Black and minority ethnic staff make up a disproportionately large part of both the workforce and the patient population of today’s NHS, compared with their proportion in senior leadership roles. We accept a number of factors in modern motivation theory as being critical to the wellbeing and confidence of all people yet five of these factors (possibility of growth, opportunity to do something meaningful, a high level of responsibility, sense of importance to the organisation, recognition for achievements) are consistently being ignored in relation to our BME workforce. Achieving the recent requirements set out in the NHS Workforce Race Equality Standard may force compliance, but as the round-table conversation demonstrated, much more is possible with proactive change.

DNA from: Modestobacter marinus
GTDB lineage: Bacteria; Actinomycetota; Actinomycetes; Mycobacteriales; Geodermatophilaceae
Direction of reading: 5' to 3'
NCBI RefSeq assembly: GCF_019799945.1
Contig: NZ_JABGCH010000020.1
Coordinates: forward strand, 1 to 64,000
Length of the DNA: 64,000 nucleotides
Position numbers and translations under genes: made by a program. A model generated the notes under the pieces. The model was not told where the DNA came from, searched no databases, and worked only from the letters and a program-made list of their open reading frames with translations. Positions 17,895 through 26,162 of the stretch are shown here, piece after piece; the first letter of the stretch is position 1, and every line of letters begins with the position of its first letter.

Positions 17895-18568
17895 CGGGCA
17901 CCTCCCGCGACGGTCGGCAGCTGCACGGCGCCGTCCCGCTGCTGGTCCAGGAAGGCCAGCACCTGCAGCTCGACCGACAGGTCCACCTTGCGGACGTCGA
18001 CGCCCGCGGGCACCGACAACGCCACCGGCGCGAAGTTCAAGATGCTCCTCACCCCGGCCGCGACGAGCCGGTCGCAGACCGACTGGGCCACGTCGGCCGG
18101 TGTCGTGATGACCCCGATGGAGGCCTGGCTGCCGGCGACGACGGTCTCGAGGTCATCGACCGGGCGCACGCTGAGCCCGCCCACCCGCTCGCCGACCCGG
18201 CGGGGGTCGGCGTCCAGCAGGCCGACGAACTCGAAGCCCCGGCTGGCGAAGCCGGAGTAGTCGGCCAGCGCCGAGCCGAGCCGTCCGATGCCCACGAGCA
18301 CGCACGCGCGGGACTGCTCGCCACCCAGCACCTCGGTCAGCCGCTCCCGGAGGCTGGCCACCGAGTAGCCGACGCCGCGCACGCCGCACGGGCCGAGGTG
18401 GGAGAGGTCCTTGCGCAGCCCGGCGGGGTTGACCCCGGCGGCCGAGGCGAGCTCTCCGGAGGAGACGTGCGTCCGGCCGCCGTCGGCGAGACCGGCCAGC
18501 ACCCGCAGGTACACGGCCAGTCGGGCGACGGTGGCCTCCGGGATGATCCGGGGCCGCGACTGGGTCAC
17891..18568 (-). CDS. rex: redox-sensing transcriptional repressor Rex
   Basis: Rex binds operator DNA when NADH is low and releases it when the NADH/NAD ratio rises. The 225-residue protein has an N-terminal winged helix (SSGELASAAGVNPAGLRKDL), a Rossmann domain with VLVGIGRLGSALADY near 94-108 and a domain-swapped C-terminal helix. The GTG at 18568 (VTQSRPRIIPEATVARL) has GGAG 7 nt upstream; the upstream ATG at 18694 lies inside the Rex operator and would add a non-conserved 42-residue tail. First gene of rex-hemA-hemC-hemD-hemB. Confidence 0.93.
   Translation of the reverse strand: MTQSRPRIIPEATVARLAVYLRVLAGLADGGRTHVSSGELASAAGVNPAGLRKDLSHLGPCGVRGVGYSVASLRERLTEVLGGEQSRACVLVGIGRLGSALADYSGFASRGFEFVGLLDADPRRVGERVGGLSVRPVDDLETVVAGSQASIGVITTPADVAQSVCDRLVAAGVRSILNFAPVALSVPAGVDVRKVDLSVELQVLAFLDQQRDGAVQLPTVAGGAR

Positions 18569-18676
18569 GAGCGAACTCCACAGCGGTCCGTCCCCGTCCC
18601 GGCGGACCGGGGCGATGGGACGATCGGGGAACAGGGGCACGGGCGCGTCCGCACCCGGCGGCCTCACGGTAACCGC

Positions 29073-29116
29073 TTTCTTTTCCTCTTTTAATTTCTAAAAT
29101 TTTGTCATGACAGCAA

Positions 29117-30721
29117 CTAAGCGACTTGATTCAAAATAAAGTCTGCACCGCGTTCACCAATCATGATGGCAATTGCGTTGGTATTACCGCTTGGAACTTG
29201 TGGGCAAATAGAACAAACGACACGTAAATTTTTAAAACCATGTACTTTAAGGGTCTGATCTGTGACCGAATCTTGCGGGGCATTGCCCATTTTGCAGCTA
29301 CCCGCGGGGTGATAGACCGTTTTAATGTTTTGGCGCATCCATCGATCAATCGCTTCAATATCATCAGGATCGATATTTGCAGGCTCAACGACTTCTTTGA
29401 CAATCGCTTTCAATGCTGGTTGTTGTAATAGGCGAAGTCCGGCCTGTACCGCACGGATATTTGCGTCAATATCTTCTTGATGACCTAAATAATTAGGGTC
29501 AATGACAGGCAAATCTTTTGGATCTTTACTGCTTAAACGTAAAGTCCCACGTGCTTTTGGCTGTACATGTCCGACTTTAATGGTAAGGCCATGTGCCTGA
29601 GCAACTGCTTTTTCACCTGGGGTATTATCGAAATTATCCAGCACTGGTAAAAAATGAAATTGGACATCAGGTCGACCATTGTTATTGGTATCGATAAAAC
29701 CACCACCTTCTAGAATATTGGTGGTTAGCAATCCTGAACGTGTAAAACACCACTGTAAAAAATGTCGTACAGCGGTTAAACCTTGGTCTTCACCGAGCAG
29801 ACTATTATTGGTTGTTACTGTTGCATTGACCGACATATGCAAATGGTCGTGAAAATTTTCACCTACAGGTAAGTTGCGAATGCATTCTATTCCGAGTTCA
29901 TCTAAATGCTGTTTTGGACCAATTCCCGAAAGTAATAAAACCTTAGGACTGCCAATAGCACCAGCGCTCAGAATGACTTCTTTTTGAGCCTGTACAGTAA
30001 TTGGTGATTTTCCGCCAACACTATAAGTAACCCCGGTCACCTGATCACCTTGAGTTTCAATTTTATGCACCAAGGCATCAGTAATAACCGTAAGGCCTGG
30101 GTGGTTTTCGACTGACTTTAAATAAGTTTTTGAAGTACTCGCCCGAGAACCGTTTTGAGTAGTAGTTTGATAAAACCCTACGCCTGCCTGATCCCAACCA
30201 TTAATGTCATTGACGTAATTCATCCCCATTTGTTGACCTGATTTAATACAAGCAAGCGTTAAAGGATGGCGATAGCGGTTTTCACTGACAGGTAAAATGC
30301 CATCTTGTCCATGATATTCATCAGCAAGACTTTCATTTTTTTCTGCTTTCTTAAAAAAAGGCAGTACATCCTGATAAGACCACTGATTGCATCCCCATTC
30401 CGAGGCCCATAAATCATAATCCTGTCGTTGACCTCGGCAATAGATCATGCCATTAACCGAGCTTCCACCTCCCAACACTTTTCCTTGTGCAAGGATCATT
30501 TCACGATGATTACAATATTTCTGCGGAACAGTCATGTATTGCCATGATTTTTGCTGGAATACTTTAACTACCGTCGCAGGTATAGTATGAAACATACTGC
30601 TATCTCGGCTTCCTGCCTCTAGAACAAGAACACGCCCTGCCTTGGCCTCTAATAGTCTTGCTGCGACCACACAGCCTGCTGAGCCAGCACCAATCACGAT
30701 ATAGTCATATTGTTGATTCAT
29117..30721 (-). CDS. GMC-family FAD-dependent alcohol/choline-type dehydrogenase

We can no longer accept the status quo. Within any power system there is always a moment when the act of people uniting to disrupt things that are simply wrong provides the resistance that moves towards righting that wrong. I’d like to think that participating in the round-table event was a small part of such an act.

Comments

Zieda Ali

Position
Lay member public and patient engagement,
Organisation
Bolton CCG
Comment date
09 August 2017
Hi I just wanted to introduce my self ..i am in a leadership position over at Bolton CCG..i have just bern appointed as chair of the EDHR committee, am enjoying the NED role and am passionate about equalities . .please get in touch thanks Zed

Ram Jassi

Comment date
10 June 2016